There will be entire chapters in future history books about 2016.
Look, it was just a just a couple years ago. You lived through 2016. It was revealed on Monday that Twitter CEO Jack Dorsey sent his beard hair to Azalea Banks to make an amulet to protect him from ISIS and that more or less sums the year up. Things were funny, then they stopped being funny when we realized half the country was serious, then things got extremely real. It was a car accident in slow motion.
To top it off, everyone you like died in 2016: Bowie, Prince, Sharon Jones, George Michael, Glenn Frey from The Eagles, Phife Dawg from A Tribe Called Quest, Paul Kantner from Jefferson Airplane, Maurice White from Earth, Wind & Fire. DEEP BREATH. Both Keith Emerson and Greg Lake of Emerson, Lake and Palmer; Leonard Cohen, Carrie Fisher, Muhammad Ali, Alan Rickman, Gene Wilder. READY FOR ROUND THREE? John Glenn, Alan Thicke, Garry Shandling, Garry Marshall, Florence Henderson, the guy who played R2-D2, the voice of Admiral Akbar in Return of the Jedi, Miss Cleo. Even Abe Vigoda died and he’d been 73 years old for decades!
On the bright side, the music was pretty good.
David Bowie — “Lazarus”
On Jan. 8, 2016 we got an unexpected David Bowie album. It was great; I listened to it three times the day it dropped. We all thought things were looking up.
On Jan. 10 David Bowie died. He knew it was coming. He had released his own eulogy set to music. In retrospect, listening to the lyrics, it’s all obvious. We should have known, and it’s possible we knew and just didn’t want to admit it to ourselves.
What a way to cap off an amazing life, though. It was an extremely Bowie move.
Kina Grannis, Nataly Dawn — “No”
It was a depressing year and this is going to be a depressing column so I’m giving myself this one.
I have personal biases for this song. I also love the ’90s, obviously, but mostly Kina Grannis’ sister is a longtime friend of mine. Still, even in a vacuum, this is a brilliant arrangement of a bunch of entirely unrelated ’90s songs around the framework of a Meghan Trainor song, and Grannis and Dawn’s voices mesh together almost too perfectly.
Just enjoy it. We have more 2016 to come.
Beyoncé — “Formation”
We should have known things were going to go poorly when Hillary Clinton said she also carries hot sauce in her bag. She takes a lot of heat for “Pokemon Go to the polls” but, man, that was corny. That was so disingenuous and pandering and artificial.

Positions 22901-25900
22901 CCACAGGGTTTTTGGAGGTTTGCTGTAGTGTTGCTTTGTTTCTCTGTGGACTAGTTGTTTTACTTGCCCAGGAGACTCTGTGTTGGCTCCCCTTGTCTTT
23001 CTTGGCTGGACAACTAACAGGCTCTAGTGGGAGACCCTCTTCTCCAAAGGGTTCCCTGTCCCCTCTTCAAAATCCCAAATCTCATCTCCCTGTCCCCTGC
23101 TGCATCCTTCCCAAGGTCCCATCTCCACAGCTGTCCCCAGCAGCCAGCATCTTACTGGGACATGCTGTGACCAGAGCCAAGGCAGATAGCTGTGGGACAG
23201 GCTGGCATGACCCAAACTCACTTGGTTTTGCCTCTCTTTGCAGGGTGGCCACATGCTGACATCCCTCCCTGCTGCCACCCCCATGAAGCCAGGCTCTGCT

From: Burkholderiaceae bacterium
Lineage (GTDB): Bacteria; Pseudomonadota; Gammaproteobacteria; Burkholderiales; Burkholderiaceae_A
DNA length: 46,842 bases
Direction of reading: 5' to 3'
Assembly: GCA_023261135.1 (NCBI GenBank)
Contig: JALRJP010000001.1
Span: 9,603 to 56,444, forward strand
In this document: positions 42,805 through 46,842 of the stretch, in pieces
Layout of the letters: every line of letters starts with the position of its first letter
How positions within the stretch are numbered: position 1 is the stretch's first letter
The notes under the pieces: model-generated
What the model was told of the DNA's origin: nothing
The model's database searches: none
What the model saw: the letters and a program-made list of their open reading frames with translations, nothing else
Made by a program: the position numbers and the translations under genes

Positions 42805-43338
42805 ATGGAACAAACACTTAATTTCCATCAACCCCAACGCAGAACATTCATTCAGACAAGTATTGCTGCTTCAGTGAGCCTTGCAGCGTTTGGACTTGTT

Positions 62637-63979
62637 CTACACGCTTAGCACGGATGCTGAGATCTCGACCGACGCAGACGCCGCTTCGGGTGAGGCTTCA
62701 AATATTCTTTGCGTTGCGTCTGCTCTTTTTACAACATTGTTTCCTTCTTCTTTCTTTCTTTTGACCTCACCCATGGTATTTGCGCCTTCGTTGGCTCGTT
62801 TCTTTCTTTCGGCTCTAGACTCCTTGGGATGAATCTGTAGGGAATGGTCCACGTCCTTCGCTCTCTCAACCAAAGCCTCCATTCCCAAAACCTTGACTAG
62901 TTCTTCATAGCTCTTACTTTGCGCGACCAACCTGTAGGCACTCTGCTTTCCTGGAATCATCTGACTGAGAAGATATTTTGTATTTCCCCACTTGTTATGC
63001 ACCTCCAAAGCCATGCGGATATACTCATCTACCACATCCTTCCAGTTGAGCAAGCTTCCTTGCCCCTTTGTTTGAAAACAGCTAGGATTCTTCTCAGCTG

Hindsight is 20/20, I guess. Oh, right. Music.
Beyoncé is that rare combination of artistic genius and marketing genius. As an artist, Lemonade isn’t just an album but a full visual statement, released alongside an hourlong movie on HBO. As a marketer, she released that video above the day before performing the song during the Super Bowl halftime show, then closed the halftime performance by announcing her tour. And it debuted free on Tidal, the music streaming service she co-owns.
It’s hard to say someone as famous and beloved as Beyoncé is underappreciated and underrated but it may very well be the case.
YG — “FDT”
The video begins with the following message: “As young people with an interest in the future of America… we have to exercise our intelligence and choose who leads us into it wisely. Twenty-sixteen will be a turning point in this country’s history… the question is…in which direction will we go?”
Bad news from the future, YG. We went the bad way.
Metallica — “Hardwired”
Unless Metallica comes out with a surprise album in the next couple weeks (oh please oh please oh please) this is going to be the last of their nine songs on the list. That’s a lot, yes, but I love Metallica and it’s my column, so deal with it.
Plus, what better way to end a column about 2016 than with a song with the chorus, “We’re so fucked; Shit outta luck; Hardwired to self-destruct.” It encapsulates the year both as it felt at the time and in a historical context.
It wasn’t intended to be of course, James Hetfield is on record that the phrase “hardwired to self-destruct” doesn’t actually mean anything and he chose it because it sounds cool. But whether that’s what was meant, he really nailed it.
Follow editor Daniel J. Willis at Twitter.com/BayAreaData.